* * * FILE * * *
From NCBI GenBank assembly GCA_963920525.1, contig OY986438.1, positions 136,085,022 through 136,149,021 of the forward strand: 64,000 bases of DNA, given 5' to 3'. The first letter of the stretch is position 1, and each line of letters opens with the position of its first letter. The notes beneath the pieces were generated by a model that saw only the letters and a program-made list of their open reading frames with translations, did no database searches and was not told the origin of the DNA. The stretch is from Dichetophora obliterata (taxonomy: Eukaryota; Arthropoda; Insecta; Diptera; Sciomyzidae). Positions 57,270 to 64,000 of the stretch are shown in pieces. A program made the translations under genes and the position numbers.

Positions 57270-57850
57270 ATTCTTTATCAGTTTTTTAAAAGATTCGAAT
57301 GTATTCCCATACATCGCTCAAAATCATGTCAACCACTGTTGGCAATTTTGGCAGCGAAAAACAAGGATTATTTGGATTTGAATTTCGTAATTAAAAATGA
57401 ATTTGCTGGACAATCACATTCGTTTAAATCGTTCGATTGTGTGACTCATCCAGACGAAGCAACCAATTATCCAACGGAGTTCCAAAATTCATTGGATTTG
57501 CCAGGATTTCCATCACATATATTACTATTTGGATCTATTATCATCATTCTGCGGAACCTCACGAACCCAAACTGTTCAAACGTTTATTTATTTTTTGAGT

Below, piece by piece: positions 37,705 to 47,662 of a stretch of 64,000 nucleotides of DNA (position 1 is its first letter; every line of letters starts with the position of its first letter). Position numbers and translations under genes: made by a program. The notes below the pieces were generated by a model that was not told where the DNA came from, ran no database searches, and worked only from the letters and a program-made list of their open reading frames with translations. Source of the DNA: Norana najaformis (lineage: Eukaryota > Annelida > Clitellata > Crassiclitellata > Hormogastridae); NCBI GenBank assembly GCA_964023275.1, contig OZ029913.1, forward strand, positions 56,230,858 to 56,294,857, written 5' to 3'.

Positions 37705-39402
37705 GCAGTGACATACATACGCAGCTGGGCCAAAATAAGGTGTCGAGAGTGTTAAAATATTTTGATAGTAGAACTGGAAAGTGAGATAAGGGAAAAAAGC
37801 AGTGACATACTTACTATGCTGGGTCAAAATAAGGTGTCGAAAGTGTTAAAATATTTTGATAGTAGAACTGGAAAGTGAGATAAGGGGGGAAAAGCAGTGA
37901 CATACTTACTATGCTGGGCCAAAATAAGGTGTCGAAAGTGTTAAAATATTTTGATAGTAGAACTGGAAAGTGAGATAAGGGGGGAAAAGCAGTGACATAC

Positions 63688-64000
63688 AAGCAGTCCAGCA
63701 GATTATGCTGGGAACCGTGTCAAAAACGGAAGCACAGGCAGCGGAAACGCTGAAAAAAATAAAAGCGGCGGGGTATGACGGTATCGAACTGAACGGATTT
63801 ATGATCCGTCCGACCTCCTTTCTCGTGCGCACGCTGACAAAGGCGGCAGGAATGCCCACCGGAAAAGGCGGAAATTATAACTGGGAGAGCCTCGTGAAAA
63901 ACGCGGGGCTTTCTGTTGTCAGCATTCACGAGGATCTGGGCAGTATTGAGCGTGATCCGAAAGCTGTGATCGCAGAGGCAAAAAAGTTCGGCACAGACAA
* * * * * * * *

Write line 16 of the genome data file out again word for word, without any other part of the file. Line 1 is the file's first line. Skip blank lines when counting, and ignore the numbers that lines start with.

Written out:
63901 ACGCGGGGCTTTCTGTTGTCAGCATTCACGAGGATCTGGGCAGTATTGAGCGTGATCCGAAAGCTGTGATCGCAGAGGCAAAAAAGTTCGGCACAGACAA